The atmosphere of disorder at the beginning of the war partially expressed itself in the increase of violence against women. Women’s internal security structures were formed in 2012 after the regime forces were expelled to intervene in cases of violence against women, or to act in cases when gendered cultural sensitivities are required. Women are also part of the general security systems. The greatest problem they faced at the beginning was a general lack of faith in women’s abilities to provide order and security, in addition to people taboo-izing domestic violence. Over time, their visibility and ability to deliver resulted in a wide acceptance of their role as bearers of responsibility.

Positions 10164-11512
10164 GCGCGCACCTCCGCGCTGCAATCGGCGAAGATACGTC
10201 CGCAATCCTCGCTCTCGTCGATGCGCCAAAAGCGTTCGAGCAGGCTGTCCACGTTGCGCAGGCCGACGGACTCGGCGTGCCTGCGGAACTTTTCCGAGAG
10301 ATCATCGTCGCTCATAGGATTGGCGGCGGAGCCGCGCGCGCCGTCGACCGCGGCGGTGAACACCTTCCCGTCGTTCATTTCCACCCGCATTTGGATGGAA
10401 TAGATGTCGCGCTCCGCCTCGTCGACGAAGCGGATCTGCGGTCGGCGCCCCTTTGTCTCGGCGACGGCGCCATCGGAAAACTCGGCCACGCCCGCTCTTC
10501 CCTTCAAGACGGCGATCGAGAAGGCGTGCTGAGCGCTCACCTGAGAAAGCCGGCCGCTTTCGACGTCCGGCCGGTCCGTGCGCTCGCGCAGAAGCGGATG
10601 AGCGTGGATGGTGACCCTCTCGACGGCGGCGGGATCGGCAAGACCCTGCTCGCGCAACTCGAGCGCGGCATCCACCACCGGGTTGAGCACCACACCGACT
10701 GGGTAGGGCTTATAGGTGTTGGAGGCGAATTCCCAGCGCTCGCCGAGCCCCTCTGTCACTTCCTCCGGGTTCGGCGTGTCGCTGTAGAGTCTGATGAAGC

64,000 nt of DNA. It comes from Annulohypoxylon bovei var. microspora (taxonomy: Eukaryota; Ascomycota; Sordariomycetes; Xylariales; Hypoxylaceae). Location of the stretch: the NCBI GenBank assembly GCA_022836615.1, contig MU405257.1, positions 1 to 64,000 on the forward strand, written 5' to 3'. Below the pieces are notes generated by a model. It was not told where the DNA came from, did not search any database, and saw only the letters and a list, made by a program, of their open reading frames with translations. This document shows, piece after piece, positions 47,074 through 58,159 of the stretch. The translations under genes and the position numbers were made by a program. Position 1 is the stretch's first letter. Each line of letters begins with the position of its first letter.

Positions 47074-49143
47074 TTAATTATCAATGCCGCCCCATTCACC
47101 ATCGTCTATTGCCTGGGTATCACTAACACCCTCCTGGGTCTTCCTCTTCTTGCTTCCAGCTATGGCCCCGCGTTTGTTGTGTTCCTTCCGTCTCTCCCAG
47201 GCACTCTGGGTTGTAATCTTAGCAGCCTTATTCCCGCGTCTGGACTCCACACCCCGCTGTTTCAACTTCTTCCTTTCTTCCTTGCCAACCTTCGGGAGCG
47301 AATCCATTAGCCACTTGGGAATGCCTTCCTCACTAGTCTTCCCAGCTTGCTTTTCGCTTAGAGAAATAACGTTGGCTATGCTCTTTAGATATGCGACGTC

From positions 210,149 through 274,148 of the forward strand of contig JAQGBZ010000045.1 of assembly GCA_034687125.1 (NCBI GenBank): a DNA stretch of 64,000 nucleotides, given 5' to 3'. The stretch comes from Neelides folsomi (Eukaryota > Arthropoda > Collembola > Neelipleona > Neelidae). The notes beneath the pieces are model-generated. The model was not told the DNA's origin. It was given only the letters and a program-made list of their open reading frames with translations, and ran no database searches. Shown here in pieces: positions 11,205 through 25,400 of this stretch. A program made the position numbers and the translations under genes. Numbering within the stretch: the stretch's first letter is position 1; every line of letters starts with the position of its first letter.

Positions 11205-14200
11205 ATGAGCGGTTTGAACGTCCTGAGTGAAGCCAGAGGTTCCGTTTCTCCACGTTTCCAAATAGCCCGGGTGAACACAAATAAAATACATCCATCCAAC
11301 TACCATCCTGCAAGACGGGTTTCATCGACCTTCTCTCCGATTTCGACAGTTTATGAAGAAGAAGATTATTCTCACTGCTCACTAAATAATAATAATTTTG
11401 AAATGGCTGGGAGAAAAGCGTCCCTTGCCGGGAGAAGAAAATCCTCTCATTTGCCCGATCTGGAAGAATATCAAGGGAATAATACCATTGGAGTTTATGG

Alongside a mixture of armies and battalions in the context of an unrecognized self-governance that is constantly under threat of attacks by states such as Turkey or the Syrian regime, an extensive interplay of accountability mechanisms such as criticism/self-criticism, report writing, and open discussion platforms within self-defense structures are accompanied by frequent restructurings of existing organizational systems and working formats. The idea is that a revolutionary system cannot be set in stone via bureaucratic blueprints, if its primary purpose is to serve the people and enable radical democratic forms of culture, organization and political expression. As a matter of principle, in order to reduce the already severely militarized situation of the region, the People’s Protection Units (YPG) and YPJ are mostly out of sight from the people in their daily lives; it is the internal security officers’ behavior that sticks out and communicates the state of security in the towns. Their conduct (speech, body language, cultural sensitivity, etc.) is crucial for an alternative concept of security, which is a frequently discussed theme in their military, ideological, and political education.